There are a few tough spots in my life as an American expat in Asia.
Most are pretty trivial – I’ve never been able to find the kind of deodorant I really like. Cheese is way more expensive than I’m used to. The drastic time zone difference between here and home can get really inconvenient.
And I miss certain holidays that just aren’t celebrated here – or are celebrated in smaller or different ways.
Thanksgiving is right around the corner, but I’ve yet to enjoy a pumpkin spice latte this season, it’s way too warm to get cozy in a cardigan, and I don’t even have an oven to prepare my favorite seasonal dishes in (not that I’d really know how to, anyway).
But the most important tradition for this time of year is still completely doable – which is giving thanks. And I think I have more things than ever to be grateful for.
So here’s my list of 5 things I’m thankful for as an expat:
#1 – I am embracing all my passions and interests in a way that seems almost miraculous.
Since I was a kid/teen, I have had a few consistent interests that seemed a bit random and unrelated. It wasn’t until I moved to China to teach ESL that suddenly everything clicked together in a way that is obvious and natural now.
I have been fascinated with words and language since before I can remember – I always loved writing, language arts was my best subject in school, and I was the person everyone went to with grammar or spelling questions.
As a kid, I also loved learning and daydreaming about other countries. I spent hours at the library filling up index cards with random facts about the countries I wanted to explore when I was older, and I made travel a priority as soon as I was old enough to.
Finally, as a high school student, I took a job in an after school program and immediately fell in love with all the kids I was caring for. I had another amazing experience as a camp counselor in college, and it was then that I realized I am happiest when working with kids and teens.
Teaching English abroad blends all these aspects of my personality and when I stop and think about this, I feel so incredibly lucky to have found exactly the right life for me.
#2 – I’m seeing and experiencing new things all the time.
Since moving to Bangkok in July 2016, I’ve traveled somewhere new almost every month. Sometimes I have to pinch myself when I think of this – I can’t believe how many places I’ve been now and cultures I’ve experienced, and I’m not slowing down any time soon! I love living in a part of the world where travel is so easy and affordable.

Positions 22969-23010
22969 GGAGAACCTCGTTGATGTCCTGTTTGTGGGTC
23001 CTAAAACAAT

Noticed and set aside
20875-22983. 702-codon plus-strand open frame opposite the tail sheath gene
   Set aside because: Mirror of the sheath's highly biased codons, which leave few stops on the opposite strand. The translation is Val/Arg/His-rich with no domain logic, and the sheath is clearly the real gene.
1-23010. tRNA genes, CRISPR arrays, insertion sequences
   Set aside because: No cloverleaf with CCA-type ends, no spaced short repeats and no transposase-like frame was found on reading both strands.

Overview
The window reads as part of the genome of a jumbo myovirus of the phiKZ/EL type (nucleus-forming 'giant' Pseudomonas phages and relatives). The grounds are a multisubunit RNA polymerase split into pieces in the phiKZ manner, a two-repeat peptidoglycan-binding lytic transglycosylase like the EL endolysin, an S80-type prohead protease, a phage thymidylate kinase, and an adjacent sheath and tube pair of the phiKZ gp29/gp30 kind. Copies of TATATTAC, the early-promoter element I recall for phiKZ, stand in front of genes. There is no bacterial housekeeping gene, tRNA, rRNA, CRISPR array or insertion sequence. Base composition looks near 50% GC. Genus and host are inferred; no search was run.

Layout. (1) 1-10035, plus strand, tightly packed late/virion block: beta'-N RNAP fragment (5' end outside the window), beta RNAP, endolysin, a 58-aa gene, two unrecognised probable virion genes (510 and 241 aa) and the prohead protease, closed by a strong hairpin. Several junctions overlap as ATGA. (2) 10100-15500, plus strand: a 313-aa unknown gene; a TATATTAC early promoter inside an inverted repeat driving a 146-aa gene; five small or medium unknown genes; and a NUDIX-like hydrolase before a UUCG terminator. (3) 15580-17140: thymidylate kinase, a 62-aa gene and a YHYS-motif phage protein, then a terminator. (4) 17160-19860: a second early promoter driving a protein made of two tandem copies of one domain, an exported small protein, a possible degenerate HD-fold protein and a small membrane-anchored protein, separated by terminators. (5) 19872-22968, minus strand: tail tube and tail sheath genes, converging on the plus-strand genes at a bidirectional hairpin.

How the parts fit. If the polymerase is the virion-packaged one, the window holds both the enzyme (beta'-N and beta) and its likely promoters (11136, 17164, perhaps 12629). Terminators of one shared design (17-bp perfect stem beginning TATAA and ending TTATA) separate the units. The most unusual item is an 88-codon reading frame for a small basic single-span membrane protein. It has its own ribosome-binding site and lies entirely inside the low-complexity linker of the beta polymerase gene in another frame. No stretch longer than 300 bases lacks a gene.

#3 – I’m much more interested in my own life.
When I lived in America, I would spend an embarrassing amount of time watching television. I could get through an entire series in a matter of days. It was the #1 way I spent my free time.
Sometimes I worried about this habit being unhealthy, but I could never break it – until I arrived in China. Once I was abroad, my TV routine just completely vaporized. I never even thought about the shows I used to obsess over. I don’t think I watched one for an entire year.
Now I’ll occasionally try to get into a series everyone is talking about. But it makes me restless and bored. I don’t enjoy it anymore, and I’d always rather be out experiencing something more real or substantial.
I think this change happened so effortlessly because I am genuinely happy with my actual life now, and I am thankful to be so excited by everything around me. Just going on a simple walk can be a great afternoon that energizes and inspires me. My mind is no longer trying escape a rut that I don’t really belong in.
#4 – I found an amazing partner in the most random place.
I have traveled alone a little, and it is definitely an empowering experience that I’d recommend everyone try at least once. But in the long-term, I am so thankful that I met Simon in the South of China and that we recognized how compatible – and rare – we were. Our dreams for the future are not very common, and finding someone who wants the same things and who we travel and live with so easily is definitely something to be grateful for.
#5 – I have the most amazing friendships.
We’ve mentioned in several blog posts how powerful friendships and bonds made abroad can be. We have so much in common with our friends out here, and we have a ton of stories together.
But living as an expat has also made me thankful for my friends back home. Before I left, I didn’t realize how difficult it would be to stay in touch. Not only am I more active and busy than I used to be, the time zone difference makes communication tricky. Sometimes I wonder if my friends will eventually just write me off as someone who isn’t really important to their lives anymore – but every time I do hear from them or get a chance to catch up, I feel just as close and important as ever.
If you’re an expat living abroad, can you relate to any of these? What would you add to the list. And if you’re an American expat, how are you celebrating Thanksgiving while away from home?